However, to understand where Jan (‘John’) Hus and the Moravians derived their influence, it helps to find out more about the history of Moravia and its influences from geography as well as kingdoms and other strands of Christianity. As most Protestants know, Hus was part of the run-up to Luther’s Reformation.


Moravia comprises more or less the eastern part of today’s Czech Republic. It derives its name from the Morava River, the principal waterway of the region.  One of the Morava’s lowland regions is known as the Marchland, march meaning ‘border’ in German and not ‘marsh’, as we might think. Wikipedia explains a fact pertinent to parts of this post (highlights mine):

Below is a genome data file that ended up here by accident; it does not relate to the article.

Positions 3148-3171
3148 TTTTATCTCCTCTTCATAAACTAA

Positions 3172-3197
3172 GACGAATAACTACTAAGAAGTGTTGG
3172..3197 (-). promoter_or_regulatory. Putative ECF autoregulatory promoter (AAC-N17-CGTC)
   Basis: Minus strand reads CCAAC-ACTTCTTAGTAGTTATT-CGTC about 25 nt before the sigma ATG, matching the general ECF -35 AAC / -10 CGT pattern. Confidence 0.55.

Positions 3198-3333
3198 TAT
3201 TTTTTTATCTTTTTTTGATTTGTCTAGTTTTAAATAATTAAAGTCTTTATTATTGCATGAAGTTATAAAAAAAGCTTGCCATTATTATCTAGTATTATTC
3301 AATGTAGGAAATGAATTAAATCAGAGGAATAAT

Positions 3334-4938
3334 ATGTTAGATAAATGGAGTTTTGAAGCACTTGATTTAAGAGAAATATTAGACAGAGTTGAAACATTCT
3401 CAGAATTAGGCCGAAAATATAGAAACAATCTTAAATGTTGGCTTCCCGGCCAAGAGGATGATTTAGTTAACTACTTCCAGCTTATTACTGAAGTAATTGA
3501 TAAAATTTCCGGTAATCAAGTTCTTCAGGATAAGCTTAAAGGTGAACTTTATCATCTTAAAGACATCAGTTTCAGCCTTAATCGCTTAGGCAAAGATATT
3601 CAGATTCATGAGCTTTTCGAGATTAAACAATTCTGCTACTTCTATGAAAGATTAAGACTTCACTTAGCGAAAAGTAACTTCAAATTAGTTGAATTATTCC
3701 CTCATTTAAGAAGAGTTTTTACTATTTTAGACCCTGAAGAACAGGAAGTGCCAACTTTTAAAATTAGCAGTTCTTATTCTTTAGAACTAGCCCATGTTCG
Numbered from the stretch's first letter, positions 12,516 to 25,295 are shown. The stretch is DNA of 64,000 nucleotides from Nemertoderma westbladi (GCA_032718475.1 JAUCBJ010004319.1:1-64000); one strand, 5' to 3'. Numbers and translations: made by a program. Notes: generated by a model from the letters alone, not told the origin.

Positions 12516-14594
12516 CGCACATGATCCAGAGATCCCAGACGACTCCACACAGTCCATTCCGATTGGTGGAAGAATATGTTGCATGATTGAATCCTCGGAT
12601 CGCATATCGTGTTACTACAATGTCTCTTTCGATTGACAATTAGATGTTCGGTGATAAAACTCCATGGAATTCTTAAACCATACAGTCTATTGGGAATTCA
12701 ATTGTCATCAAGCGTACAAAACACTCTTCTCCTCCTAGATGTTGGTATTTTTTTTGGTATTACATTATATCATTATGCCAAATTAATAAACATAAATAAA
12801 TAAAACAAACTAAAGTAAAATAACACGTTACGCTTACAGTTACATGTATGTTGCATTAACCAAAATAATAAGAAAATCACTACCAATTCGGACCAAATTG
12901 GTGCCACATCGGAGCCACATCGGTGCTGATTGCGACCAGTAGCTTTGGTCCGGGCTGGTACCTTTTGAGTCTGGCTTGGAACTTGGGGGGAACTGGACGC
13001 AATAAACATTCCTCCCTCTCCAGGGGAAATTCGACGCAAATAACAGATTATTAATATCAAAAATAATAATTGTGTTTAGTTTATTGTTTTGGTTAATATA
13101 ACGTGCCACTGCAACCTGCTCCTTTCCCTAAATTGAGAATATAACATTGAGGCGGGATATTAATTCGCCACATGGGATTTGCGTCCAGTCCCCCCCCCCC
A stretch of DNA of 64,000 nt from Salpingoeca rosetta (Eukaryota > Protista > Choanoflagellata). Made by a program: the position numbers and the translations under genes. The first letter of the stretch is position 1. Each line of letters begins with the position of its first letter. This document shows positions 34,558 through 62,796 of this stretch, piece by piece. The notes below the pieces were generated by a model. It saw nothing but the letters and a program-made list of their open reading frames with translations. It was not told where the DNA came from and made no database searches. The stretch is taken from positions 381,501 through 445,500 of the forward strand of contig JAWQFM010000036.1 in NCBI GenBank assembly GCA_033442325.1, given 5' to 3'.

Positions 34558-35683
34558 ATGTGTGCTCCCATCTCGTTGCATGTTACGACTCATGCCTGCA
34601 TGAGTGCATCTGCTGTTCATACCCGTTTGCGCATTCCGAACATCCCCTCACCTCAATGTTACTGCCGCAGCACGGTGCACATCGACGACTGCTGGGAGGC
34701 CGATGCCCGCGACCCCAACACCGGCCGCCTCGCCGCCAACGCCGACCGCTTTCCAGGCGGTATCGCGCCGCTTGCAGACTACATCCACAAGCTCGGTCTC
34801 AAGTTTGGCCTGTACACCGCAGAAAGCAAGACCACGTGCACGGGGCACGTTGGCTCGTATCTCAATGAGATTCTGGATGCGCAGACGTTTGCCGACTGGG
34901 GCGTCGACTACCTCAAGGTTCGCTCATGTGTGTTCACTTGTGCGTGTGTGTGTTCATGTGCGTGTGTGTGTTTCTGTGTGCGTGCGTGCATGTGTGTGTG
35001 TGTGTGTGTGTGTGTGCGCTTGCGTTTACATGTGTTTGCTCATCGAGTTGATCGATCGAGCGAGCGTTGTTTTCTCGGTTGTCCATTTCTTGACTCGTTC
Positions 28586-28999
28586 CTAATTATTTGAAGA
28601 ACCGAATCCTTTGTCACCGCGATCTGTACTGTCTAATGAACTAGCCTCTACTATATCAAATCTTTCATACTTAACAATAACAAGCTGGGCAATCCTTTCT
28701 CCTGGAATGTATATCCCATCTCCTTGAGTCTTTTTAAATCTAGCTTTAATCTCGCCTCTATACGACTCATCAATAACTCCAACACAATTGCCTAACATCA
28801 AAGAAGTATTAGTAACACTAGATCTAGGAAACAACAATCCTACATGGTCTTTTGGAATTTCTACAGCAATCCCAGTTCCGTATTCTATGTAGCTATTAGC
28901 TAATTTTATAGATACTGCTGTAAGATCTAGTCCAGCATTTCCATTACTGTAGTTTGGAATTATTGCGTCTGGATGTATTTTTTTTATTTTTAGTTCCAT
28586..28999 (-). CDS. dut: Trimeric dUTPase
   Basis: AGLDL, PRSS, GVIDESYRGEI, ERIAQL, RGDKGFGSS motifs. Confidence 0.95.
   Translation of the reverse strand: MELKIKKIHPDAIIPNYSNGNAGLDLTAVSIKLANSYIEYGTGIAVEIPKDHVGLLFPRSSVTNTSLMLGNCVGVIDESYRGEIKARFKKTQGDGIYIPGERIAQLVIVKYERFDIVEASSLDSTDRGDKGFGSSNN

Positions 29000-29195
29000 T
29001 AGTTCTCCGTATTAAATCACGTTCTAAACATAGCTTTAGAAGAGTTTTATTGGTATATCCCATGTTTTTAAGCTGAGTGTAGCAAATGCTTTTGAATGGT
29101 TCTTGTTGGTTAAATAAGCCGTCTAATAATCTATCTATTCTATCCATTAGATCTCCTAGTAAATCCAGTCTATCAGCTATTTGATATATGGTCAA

The lower part of the river, downstream of the confluence with the Thaya at Hohenau an der March, marks the Austro-Slovakian border. This is one of the oldest national boundaries still extant in continental Europe; it was the eastern boundary of the March of Austria from the 11th century, and also marked the boundary of the Carolingian Empire with the Avar Khaganate during the 9th century (the March was within Habsburg territory during 1526–1918 due to the imperial expansion of Austria).

Bohemia is the territory to the west of Moravia.

Both Moravia and Bohemia are surrounded by mountains. Moravia’s northern and westernmost range is the Sudete(n) Mountains. The Carpathians lie to the east. The Beskids form its southern border.

Bohemia, which translates loosely to ‘home of the Boi people’, has the Bohemian Forest on its borders between what are now Germany and Austria, with the Ore Mountains to the north and the Sudeten mountains to the east. Its principal river is the Moldau.